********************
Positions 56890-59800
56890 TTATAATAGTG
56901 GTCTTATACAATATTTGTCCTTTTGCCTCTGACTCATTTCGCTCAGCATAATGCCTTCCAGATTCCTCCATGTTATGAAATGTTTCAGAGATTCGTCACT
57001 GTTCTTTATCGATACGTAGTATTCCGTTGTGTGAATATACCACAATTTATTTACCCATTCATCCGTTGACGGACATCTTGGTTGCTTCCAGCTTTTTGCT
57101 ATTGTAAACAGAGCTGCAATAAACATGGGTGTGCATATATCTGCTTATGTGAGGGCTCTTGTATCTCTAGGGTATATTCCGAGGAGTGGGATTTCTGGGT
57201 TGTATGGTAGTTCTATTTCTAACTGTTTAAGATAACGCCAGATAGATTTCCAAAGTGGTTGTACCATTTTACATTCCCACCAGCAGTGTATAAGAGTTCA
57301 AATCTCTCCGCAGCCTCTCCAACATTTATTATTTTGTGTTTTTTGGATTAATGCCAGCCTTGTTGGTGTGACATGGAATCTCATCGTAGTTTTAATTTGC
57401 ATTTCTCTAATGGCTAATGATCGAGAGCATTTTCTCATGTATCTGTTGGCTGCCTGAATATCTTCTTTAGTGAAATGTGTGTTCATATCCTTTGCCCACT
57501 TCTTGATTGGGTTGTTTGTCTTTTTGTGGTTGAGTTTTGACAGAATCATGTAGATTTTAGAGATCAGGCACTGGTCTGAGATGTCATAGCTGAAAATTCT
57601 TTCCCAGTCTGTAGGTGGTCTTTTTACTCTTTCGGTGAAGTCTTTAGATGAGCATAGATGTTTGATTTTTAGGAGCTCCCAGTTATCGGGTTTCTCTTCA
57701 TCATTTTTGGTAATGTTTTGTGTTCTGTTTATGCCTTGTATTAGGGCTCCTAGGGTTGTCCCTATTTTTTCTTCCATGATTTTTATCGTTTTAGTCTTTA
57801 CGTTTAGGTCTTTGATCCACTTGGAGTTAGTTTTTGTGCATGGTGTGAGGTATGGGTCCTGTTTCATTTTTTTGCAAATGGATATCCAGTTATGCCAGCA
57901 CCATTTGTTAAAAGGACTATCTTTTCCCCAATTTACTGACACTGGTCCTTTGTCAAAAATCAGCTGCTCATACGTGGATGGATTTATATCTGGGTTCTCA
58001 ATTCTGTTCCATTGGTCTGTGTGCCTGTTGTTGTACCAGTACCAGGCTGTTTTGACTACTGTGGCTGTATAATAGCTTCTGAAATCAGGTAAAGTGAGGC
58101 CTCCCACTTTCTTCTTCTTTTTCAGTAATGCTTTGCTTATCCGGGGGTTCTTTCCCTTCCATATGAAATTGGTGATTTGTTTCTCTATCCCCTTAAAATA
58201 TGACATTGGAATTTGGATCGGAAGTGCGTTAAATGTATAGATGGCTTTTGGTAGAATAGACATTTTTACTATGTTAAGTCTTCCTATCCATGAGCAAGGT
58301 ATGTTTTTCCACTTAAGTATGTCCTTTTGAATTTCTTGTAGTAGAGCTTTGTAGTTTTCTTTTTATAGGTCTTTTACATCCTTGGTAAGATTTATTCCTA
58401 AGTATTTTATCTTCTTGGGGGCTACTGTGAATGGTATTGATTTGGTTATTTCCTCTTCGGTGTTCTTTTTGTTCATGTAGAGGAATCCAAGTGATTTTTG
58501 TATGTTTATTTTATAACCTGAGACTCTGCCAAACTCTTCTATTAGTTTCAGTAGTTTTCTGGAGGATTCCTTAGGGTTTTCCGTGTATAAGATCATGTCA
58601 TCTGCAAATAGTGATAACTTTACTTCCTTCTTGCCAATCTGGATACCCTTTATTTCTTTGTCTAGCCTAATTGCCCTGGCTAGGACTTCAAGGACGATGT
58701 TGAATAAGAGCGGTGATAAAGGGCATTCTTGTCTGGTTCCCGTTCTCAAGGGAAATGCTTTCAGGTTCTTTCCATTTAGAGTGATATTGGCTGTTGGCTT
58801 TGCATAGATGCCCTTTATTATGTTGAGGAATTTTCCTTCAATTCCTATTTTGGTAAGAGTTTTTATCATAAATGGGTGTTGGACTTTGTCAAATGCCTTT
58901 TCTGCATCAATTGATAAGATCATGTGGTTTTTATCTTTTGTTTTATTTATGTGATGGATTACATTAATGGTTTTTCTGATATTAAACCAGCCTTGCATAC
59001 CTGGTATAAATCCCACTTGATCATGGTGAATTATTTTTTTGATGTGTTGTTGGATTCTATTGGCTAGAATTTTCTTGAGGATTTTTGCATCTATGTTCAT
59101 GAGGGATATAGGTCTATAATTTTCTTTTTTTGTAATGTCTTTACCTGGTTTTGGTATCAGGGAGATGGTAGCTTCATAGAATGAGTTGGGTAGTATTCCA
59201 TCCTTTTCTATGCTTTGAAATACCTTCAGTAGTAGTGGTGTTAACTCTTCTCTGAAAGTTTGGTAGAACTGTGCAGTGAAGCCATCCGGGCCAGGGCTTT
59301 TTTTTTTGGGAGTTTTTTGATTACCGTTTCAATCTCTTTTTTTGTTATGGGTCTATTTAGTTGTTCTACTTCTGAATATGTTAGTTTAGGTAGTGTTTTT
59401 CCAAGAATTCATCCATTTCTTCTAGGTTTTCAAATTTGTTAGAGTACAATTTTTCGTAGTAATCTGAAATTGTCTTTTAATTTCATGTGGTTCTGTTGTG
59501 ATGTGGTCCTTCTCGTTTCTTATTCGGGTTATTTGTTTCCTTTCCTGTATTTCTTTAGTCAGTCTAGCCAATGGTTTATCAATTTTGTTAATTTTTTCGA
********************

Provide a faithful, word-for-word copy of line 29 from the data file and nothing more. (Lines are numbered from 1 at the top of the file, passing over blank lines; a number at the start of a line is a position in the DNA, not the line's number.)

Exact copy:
59501 ATGTGGTCCTTCTCGTTTCTTATTCGGGTTATTTGTTTCCTTTCCTGTATTTCTTTAGTCAGTCTAGCCAATGGTTTATCAATTTTGTTAATTTTTTCGA